Does Burberry's Gosha Rubchinskiy collab herald the return of the time-worn tartan?
It wasn't too long ago that repping Louis Vuitton or Gucci monogram had negative connotations. As recent as 2013, you'd be hard pressed to find a sophisticated 20 or 30-something who would be caught dead wearing the interlocking 'LV' or 'GG' logo.
We chalk up much of our disdain to the fact that a wide audience had adopted the prestigious fashion symbols as their personal monikers for wealth. The repurcussion of which was brand logos becoming the microcosm of undiscerning consumerism. And as such, to don branding explicitly was to be associated with insecurity and the almost pitiable need for approval from the affluent crowd. Unfortunately, more often than not, the backwatered behavior is accompanied by a lack of understanding of actual craft and provenence. For the judicious, it was tasteless. Vulgar even.
In 2017, logomania in the form of Louis Vuitton's Supreme collaboration and Gucci tees and hoodies represented something else entirely. It is cool again... but what's changed?
As brands mature, so do their ideals. That's certainly one way to look at it. Cynics might employ the word "hypocrisy", but such is the nature of art — its rules shift with time. Today, they embrace the idea of logo re-appropriation by "outsiders" who represent youth and street culture. Such alliances give the younger generation leeway to perceive their monograms with fresh eyes — altering their perceptions of what they stand for.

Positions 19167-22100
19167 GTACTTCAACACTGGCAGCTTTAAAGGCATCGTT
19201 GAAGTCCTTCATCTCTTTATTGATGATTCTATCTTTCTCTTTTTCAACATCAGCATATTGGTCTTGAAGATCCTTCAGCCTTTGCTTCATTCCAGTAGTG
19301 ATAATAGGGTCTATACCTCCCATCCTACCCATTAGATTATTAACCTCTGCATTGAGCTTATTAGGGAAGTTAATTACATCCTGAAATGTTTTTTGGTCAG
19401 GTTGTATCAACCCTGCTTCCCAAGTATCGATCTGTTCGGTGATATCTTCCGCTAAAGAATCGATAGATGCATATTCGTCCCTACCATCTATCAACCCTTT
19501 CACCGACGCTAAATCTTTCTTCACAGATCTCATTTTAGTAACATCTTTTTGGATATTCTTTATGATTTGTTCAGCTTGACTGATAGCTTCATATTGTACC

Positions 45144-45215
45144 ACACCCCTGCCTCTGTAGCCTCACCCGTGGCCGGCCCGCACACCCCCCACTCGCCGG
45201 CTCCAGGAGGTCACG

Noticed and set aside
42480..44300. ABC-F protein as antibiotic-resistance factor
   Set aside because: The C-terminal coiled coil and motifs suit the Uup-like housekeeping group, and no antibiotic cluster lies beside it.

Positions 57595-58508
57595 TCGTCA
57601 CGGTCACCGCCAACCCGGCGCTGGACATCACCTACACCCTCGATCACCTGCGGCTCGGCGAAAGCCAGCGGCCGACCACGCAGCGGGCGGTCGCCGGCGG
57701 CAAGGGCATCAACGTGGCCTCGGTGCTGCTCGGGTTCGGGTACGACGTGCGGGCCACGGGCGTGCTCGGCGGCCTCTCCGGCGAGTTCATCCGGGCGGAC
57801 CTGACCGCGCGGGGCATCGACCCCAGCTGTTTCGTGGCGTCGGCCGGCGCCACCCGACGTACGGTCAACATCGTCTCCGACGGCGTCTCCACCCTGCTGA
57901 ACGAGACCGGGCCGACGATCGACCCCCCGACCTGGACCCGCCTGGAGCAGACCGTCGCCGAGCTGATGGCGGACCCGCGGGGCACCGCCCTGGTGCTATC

The element of the unexpected too, makes it more exciting. For instance, Louis Vuitton craftily borrowed Supreme's street cred and brand of cool, reviving the 'LV' logomania in the process. Gucci hit similar notes with multiple collabs, though not quite as epic in proportions in isolation. The in-house reissue of their 'GG' logo (tweaked and now known as GG Supreme) started the ball rolling, then the tie-ups with artists Gucci Ghost and Coco Capitan who "vandalised" bags, logo tees and hoodies sealed the deal. Most recently, their timely partnership to back the reopening of OG luxury logo appropriator, Dapper Dan, and his Harlem atelier, is the cherry on top of the cake.
This too, seems to be the case with Burberry's Gosha Rubchinskiy collaboration. While it is the latter who initiatied the joint capsule by approaching the house, Rubchinskiy serves the role of the "unexpected, young outsider" casting new light on Burberry's time-worn tartan.
And it also so happens that its archaic, "trashy" rep is precisely his inspiration. Tapping on the spirit of the British 'chavs' who glommed onto the pattern as an ubiquitous status symbol in the '90s and '00s, Rubchinskiy is working off the very bedrock of his eponymous label's success. That is, the purveyance of a specific style of '90s normcore, be it decidedly or unwittingly, to incite just the right amount of irony and nostalgia. Just see the old school car coats, bucket hats, and head-to-toe tartan ensembles of his Burberry edit above.
At best, Gosha x Burberry could become the very influence discerning individuals who've steered clear of the pattern prior need to buy into it in 2018. At worst, it'll make for Internet memes and fodder for Buzzfeed. We're counting on the former.
Gosha x Burberry will be available at selected Burberry boutiques and Dover Street Market stores from 6 January 2018.